By Emma McMahon
October 26, 2020
A new approach to holding practitioners of illegal deforestation and other crimes accountable.
Forests are the lungs of the Earth – nearly a third of all land is covered by them. Tropical forests are especially important as they support millions of species, trap carbon dioxide that would otherwise contribute to climate change, provide vital oxygen for the planet, and support the livelihoods of over one billion people across the world. However, they are disappearing at an alarming rate. According to the World Bank, the world lost 502,000 square miles (1.3 million square kilometers) of forest cover between 1990 and 2016—an area larger than South Africa. Much of it caused by illegal deforestation.
In the U.S., the Lacey Act has been massively beneficial in controlling growth in illegal logging. Some scholars even consider the Lacey Act one of the most effective climate interventions of the past two decades given that deforestation is responsible for roughly the same amount of carbon pollution as the global transportation sector. Yet, there is a major loophole in the Lacey Act that substantially reduces its effectiveness. Approximately 70-80% of tropical deforestation is driven by agriculture, not logging, but rather by widespread burning (and sometimes clearcutting) of intact forests to convert these areas into farmland. Since current laws do not address this form of illegal deforestation, we have to find another way to protect forests.
Illegal deforestation is rarely a crime committed in isolation. “Forest crime”, including corruption, tax evasion, money laundering, and other illegal acts, runs rampant in the forest and land-use sectors of many developing nations and contributes greatly to deforestation. The adverse consequences of forest crime are devastating – loss of traditional land for local and indigenous peoples, social conflict, poverty, violence and climate change. Fighting forest crime is imperative in our fight to protect forests.
We know that criminal liability is one of the strongest deterrents to deforestation. Brazil’s precipitous decline in deforestation in the Amazon between 2005 and 2015 was spurred in a significant part by better enforcement of domestic laws including criminal sanctions. Importantly, just a small of handful criminal prosecutions of high-profile elites created a massive chilling effect for illegal deforestation. Securing better enforcement of criminal laws in Brazil, Indonesia, and other important tropical forest countries will require new political will and better natural resource governance, but this will take time. Fortunately, there is another option for holding actors liable for forest crime available to us today. Enter “strategic litigation.”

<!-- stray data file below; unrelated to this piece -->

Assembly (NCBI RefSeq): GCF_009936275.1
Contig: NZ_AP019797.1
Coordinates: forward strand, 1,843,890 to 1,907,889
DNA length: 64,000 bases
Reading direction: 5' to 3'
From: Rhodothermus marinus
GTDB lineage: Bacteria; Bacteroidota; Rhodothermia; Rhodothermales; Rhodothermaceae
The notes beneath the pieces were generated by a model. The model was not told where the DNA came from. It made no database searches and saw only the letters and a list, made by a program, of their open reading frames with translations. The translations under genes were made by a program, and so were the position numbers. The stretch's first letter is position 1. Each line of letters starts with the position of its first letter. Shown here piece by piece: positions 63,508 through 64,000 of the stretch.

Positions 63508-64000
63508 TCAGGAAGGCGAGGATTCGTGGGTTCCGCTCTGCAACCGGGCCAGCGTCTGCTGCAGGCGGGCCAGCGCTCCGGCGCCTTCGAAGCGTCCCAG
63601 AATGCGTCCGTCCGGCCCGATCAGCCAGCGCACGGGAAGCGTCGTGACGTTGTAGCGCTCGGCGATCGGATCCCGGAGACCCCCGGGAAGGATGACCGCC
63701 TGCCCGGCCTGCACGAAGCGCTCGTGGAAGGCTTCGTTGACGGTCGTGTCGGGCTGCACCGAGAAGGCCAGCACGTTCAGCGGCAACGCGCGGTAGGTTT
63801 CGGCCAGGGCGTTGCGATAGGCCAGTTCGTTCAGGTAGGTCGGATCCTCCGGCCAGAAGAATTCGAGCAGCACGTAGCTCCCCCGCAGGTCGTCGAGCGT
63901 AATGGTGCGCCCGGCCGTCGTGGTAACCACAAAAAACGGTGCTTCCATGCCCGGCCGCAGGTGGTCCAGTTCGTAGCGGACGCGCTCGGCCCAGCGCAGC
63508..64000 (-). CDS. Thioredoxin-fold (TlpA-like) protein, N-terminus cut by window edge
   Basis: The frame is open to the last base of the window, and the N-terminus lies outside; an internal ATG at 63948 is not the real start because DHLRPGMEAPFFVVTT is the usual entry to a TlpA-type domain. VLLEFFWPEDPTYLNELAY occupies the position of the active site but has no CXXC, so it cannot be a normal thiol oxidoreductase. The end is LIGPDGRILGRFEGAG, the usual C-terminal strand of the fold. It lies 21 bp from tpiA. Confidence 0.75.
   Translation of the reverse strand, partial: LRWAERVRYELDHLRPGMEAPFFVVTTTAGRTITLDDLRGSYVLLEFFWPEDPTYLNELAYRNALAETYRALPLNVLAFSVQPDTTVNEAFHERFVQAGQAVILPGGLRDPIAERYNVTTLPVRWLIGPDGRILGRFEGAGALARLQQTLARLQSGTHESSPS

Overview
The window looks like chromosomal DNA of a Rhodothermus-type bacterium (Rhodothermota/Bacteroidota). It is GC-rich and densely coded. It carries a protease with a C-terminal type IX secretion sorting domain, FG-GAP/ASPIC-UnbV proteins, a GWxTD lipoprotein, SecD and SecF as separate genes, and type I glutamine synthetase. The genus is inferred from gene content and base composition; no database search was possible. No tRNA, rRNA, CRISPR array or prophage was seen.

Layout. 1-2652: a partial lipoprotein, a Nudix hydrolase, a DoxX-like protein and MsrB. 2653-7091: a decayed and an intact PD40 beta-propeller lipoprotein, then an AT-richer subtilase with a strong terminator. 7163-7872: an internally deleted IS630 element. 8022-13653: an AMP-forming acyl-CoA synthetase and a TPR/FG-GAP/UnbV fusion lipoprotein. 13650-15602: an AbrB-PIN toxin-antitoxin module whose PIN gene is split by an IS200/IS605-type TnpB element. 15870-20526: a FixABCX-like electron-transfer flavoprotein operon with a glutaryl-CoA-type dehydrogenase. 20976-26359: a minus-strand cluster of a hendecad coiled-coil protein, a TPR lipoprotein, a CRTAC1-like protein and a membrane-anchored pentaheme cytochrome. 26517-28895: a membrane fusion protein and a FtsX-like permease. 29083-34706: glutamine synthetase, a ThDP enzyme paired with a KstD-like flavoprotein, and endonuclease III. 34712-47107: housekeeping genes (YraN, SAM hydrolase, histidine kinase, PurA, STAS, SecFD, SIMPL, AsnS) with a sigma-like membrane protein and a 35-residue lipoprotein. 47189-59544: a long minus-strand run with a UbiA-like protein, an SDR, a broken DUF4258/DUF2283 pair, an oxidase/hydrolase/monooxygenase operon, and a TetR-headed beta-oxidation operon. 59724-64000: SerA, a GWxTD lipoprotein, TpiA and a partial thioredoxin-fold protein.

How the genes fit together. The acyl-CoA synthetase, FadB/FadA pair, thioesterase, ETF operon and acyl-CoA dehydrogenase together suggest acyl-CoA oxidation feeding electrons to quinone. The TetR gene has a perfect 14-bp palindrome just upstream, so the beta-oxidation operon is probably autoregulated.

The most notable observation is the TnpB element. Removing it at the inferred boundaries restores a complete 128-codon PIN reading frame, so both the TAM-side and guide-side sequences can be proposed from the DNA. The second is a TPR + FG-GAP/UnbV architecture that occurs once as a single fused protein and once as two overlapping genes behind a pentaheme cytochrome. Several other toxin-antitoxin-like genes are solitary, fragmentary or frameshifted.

Working together with local climate, forest, and human rights champions, nations with a high rule of law can lend a hand to tropical forest countries through the strategic use of their laws. Existing laws in these countries can have considerable power—and serve as an immediately available complement to domestic enforcement and governance reforms.
But what does this mean in practice? This definition is dense so let’s unpack it. Strategic litigation is based upon the following elements:
Working hand-in-hand with on the ground climate, forest, and rule-of-law champions, strategic litigation seeks to bridge the gaps between crime and enforcement by helping to bring forest crimes to developed nation’s court systems. By presenting compelling and well-evidenced cases to HRL nation law enforcement, we hope to start a steady stream of prosecutions, which will ensure accountability and have a chilling effect on forest crime.
However, these are just the first steps on a long road to stop forest crime. The long-term goal is strong governance and rule of law for natural resources across developing nations. Our efforts cannot be a replacement for an established and effective domestic legal presence, but we can engage in immediate action on forest crime through this new approach.